- If you can, Penzi recommends leaving the hair oil on overnight and then washing it out in the morning.
- Try using hair oils one to three times a week — more frequently if you have a dry scalp and hair, and less frequently if you have an oily scalp and hair.
Note that overusing any hair oil can cause buildup on your scalp, Mohta says, which can then clog your hair follicles and stall hair growth.
"Keep in mind that it will take a minimum of three to six months to see any results from any hair growth product," Penzi says.
Quick tip: Always check with your dermatologist or doctor before trying new ingredients — especially if you have a known scalp condition, like psoriasis, eczema, or dermatitis. It's particularly important to ask a doctor before using products with potentially irritating ingredients, like essential oils, Chaudhry says.
Even if you don't have a pre-existing scalp condition, Chaudhry strongly recommends doing a patch test on a small area of your skin before applying one of these oils to your entire head. To do a patch test, simply apply a very small amount of the product to the underside of your arm daily for about a week to observe how your skin reacts.
When to work with a dermatologist
According to Mohta, it's a good idea to get professional support if you've noticed any of the following:
- Excessive hair shedding
- Red, flaky, or itchy scalp
- Scaly patches on your scalp
- Thinning hair
- Patches of baldness
These symptoms may point to conditions like alopecia or seborrheic dermatitis, which may require prescription-strength medications.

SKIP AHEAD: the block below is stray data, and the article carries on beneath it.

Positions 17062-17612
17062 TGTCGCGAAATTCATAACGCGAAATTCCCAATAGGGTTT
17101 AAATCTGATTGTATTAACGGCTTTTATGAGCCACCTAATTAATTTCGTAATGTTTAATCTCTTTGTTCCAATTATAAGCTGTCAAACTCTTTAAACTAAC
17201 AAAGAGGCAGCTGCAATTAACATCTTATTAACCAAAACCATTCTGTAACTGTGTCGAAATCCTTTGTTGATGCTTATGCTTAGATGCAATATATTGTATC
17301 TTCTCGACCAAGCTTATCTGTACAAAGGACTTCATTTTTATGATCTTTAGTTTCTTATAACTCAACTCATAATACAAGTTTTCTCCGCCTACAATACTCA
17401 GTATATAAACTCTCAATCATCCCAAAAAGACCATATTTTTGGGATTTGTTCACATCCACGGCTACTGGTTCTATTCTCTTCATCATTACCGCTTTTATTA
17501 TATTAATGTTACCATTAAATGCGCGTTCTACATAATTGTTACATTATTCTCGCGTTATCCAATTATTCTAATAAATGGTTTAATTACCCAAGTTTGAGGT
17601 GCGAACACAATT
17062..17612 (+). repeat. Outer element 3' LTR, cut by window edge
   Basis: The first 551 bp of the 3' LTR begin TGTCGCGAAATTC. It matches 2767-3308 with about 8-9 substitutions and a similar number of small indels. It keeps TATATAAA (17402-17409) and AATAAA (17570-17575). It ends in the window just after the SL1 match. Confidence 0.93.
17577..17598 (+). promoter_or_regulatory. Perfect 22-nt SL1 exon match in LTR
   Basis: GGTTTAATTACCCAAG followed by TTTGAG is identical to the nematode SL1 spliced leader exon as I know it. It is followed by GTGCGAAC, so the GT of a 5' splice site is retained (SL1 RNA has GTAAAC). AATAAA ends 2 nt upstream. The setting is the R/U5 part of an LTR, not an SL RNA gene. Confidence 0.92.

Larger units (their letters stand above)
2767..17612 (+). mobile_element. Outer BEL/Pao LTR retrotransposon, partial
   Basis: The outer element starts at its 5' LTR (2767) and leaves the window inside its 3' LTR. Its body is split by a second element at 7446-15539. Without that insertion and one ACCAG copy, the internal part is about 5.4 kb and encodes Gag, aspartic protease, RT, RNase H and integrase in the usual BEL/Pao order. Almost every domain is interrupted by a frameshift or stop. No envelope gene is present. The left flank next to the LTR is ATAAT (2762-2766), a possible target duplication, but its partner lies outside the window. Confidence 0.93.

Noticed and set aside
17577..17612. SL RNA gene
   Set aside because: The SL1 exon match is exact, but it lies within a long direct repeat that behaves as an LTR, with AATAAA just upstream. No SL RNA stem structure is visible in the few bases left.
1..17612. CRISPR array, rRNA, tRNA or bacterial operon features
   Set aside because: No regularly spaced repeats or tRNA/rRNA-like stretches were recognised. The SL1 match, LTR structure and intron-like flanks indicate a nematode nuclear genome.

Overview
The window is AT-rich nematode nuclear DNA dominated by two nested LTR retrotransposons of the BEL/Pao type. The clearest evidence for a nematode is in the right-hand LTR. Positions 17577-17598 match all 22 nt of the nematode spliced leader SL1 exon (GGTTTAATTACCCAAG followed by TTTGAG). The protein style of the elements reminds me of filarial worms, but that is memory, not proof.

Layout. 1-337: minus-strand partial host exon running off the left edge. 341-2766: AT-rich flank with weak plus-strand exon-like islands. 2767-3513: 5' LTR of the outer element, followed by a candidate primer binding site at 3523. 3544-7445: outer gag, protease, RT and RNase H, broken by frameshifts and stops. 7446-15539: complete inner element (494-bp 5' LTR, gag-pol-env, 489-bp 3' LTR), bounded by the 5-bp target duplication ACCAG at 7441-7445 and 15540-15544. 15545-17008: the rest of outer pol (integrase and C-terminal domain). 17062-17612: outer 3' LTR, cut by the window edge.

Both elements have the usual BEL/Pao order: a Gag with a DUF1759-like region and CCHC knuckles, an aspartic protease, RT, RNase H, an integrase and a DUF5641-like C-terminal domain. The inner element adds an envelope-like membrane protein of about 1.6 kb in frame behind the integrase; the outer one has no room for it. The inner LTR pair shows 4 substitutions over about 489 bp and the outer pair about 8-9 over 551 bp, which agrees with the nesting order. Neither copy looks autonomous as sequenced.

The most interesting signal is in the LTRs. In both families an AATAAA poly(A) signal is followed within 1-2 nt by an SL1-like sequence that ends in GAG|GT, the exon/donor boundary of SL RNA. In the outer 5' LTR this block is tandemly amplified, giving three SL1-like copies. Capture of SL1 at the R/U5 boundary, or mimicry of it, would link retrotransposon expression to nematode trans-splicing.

If, for example, seborrheic dermatitis is causing your hair loss, your dermatologist may prescribe an antifungal shampoo and topical corticosteroid. Or, in the case of alopecia, Penzi says your dermatologist may prescribe steroid injections or an oral anti-androgen like finasteride.
"A dermatologist will be able to determine appropriate products based on your individual needs and provide additional guidance on how to use them safely and effectively," Mohta says.
Mohta notes that a dermatologist may also suggest lifestyle changes, such as modifications to your diet or stress management techniques, to help improve your overall scalp and hair health.
Hair growth oils may not make your hair grow faster — however, they may help boost hair and scalp health overall. Not only can these oils provide beneficial nutrients that promote healthy growth, but some can also prevent or reduce inflammation, fungal infections, and other issues that contribute to hair loss.
According to research, some of the most beneficial options include coconut oil, tea tree oil, argan oil, rosemary oil, and castor oil.
Always consult your dermatologist or doctor before using any of these hair oils. Also, it's best to seek professional guidance for persistent hair loss or other hair and scalp issues — a professional can assess the root cause of your condition and recommend the right hair loss treatment for you.
"Remember that hair oils cannot work miracles. But if you're looking for a way to give your hair an extra boost of nourishment, then a quality hair oil is a great option," Chaudhry says.